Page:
Independence Day - Don't rush them into it

Teaching children to be independent is part of the parenting job. They'll have to learn to manage, sooner rather than later

Teaching children to be independent is part of the parenting job. They'll have to learn to manage, sooner rather than later. Or so it would seem. But, truthfully, who benefits most when small children are able to look after themselves? It is tempting to assume independence from an early age will be of long-term benefit to the child - especially for parents struggling to keep sane amid a sea of nappies, sleepless night and days filled with too many tears. How can anyone be expected to meet so many needs all day, every day? Surely it would be easier to teach them a bit of independence? According to Norah Gibbons, senior social worker with Barnardo's, "parenting is getting harder and harder these days, but it is a bad idea to foist independence on children before they are ready. Some children whose needs aren't met by an adult may become very demanding and needy, always acting out that feeling of rejection they felt at being forced to become independent too soon. "Others will learn to fend for themselves, but at a price. They can become too competent, actually unable to let anyone do caring things for them. They learn not to express their needs because their needs are not adequately met. "Part of childhood is accepting the expression of love through care. We show our love for one another through the care we give each other, and with a child, no matter what age, that sort of care means helping with their shoes on a tired day, or wrapping them in a warm towel after a bath on a winter's night." Penelope Leach, author of Children First, believes the push towards independence is more than just convenient. She sees teaching our children to be independent too soon as a reflection of how our society has turned parenting into "a narcissistic investment". Parents assume, she writes, that "children's prospects as . . . independent people can be improved by speeding them through age-appropriate . . . dependence." Then we can all stand around at parties boasting about our children's achievements. However - while it might mean the chances of getting to as much as a tea party are slim - letting children develop at their own pace is the wiser option, Leach writes. "Babies do what they have to do when they are ready to do it, whether or not adults try to motivate or teach them."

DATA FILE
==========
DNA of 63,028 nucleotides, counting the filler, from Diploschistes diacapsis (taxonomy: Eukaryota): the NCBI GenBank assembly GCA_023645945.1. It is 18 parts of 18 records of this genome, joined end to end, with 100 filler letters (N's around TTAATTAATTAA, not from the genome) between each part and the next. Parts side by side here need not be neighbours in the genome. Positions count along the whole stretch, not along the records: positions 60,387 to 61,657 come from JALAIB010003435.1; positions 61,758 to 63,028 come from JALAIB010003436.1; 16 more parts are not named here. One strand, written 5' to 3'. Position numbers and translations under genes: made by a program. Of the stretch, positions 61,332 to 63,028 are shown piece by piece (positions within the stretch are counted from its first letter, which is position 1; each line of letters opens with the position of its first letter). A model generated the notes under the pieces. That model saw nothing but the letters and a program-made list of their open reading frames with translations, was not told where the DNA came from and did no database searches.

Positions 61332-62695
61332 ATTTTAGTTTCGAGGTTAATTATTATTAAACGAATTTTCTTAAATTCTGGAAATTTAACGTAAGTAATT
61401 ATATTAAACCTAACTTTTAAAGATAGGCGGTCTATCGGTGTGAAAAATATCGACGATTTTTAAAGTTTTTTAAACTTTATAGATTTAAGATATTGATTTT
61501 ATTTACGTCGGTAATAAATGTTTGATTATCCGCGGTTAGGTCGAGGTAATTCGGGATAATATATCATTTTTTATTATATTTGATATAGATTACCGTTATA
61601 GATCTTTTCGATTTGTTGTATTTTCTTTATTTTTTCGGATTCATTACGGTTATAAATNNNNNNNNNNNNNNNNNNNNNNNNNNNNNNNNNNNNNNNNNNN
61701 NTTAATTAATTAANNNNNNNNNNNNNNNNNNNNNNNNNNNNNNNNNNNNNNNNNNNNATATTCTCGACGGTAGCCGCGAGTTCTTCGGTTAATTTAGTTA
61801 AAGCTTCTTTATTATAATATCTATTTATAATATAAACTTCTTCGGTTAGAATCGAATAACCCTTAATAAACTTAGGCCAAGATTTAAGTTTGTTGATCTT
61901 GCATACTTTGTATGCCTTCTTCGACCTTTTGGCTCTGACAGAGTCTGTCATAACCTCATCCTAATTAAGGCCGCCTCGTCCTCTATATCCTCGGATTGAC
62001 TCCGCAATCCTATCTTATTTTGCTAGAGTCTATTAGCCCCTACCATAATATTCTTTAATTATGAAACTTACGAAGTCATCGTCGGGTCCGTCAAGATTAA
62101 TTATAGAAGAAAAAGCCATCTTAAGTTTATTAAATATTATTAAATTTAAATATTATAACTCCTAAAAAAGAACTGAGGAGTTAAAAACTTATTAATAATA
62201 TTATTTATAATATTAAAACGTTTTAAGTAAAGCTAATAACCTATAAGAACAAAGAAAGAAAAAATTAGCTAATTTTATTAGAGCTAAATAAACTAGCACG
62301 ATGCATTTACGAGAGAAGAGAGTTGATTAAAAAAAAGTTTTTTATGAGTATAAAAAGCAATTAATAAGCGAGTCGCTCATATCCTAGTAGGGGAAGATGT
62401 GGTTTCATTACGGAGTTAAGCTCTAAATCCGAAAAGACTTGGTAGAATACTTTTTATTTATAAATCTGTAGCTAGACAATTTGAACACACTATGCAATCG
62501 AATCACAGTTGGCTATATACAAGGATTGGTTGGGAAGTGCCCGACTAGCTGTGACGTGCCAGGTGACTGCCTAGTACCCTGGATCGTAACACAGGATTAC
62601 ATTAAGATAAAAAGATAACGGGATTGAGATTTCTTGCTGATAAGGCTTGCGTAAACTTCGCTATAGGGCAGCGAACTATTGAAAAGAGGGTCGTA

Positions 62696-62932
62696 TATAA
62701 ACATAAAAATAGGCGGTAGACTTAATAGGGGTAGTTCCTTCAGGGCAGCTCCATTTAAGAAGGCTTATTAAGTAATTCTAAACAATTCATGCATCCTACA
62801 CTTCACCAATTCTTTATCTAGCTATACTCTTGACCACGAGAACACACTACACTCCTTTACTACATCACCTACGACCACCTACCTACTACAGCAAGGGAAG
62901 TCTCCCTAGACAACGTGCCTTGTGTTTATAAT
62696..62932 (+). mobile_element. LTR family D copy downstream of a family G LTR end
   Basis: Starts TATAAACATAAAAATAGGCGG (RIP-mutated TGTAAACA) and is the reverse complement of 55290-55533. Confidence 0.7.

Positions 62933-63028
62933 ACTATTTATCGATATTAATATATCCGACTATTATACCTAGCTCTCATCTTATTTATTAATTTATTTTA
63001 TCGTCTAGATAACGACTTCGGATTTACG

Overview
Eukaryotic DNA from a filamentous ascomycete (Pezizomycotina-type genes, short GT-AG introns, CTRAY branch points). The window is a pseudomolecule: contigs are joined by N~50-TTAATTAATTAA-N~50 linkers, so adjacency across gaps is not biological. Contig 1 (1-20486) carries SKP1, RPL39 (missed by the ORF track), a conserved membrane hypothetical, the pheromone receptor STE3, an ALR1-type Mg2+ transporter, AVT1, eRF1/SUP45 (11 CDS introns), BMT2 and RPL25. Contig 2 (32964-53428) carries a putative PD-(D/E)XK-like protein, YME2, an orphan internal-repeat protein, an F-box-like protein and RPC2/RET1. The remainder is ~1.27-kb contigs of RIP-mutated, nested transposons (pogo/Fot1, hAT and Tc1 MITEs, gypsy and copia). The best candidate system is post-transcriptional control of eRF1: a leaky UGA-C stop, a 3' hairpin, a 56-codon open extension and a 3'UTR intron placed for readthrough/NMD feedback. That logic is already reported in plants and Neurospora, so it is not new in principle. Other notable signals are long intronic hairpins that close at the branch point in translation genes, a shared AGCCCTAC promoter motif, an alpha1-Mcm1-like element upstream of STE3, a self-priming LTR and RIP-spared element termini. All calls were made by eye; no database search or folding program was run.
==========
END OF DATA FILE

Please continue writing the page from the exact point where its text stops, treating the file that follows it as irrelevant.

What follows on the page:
Allowing them to be dependent when they need it teaches children to trust, says Maire Morrissy, a La Leche League leader and mother of four boys, aged 14 to two-and-a-half. "Over the last few years there has been this big push towards independence. But, in my experience, the more secure the kids feel at an early age, the more they just become quite naturally independent. "Some time ago, one of our children got a bit of a fright on the way home from school, so we had to start picking him up every day again. He feels secure enough to come home himself now, but it wasn't easy at the time."

"In fact, coping with your childrens' dependence just isn't easy. Parenting is hard work; there are rarely quick fixes that work in the long run. Meeting their needs takes time, but it makes them feel secure, and that security is the basis of independence."

Which isn't to say parents should put up with 50-year-old babies hanging around the house waiting for their needs to be met. "It is extremely important to bring children up able to stand on their own two feet," says Gibbons. "Parents have to give children opportunities to test out independence, in a safe context, when they are ready. "It is about learning to make choices and decisions - allowing them to make choices teaches them to trust their decisions. So, for example, rather than suggest an activity for toddlers, ask them what they would like to do. If they choose a puzzle you know will be too hard, don't say no - they'll feel they made a bad decision. Let them have a go, and if they get frustrated, let them say they don't enjoy it themselves."

Morrissy has found that giving children choices works well, but within certain constraints. "There's no point asking them what they'd like to wear with five seconds to go before you run out the door in the morning," she says. "That sort of decision is better made the night before. Even at that, I've found a choice like `which jumper would you prefer?' easier to deal with than something as open to interpretation as `what would you like?' "

Indeed, togs in winter aren't great. But having given the children a choice, as long as it won't induce pneumonia, it is important to respect their decision. "Fostering independence means losing a certain amount of power," Gibbons says. "This isn't always easy, children may want to wear outfits which are fine, but not our taste. Becoming independent from us often means becoming less like us."

However, it is equally important to ensure the choices are appropriate. "You have to know where your child is at developmentally," Gibbons says. "Giving young teenagers too much freedom is actually hard on them. You don't have to allow them do whatever they want - it is a question of balance and learning to negotiate."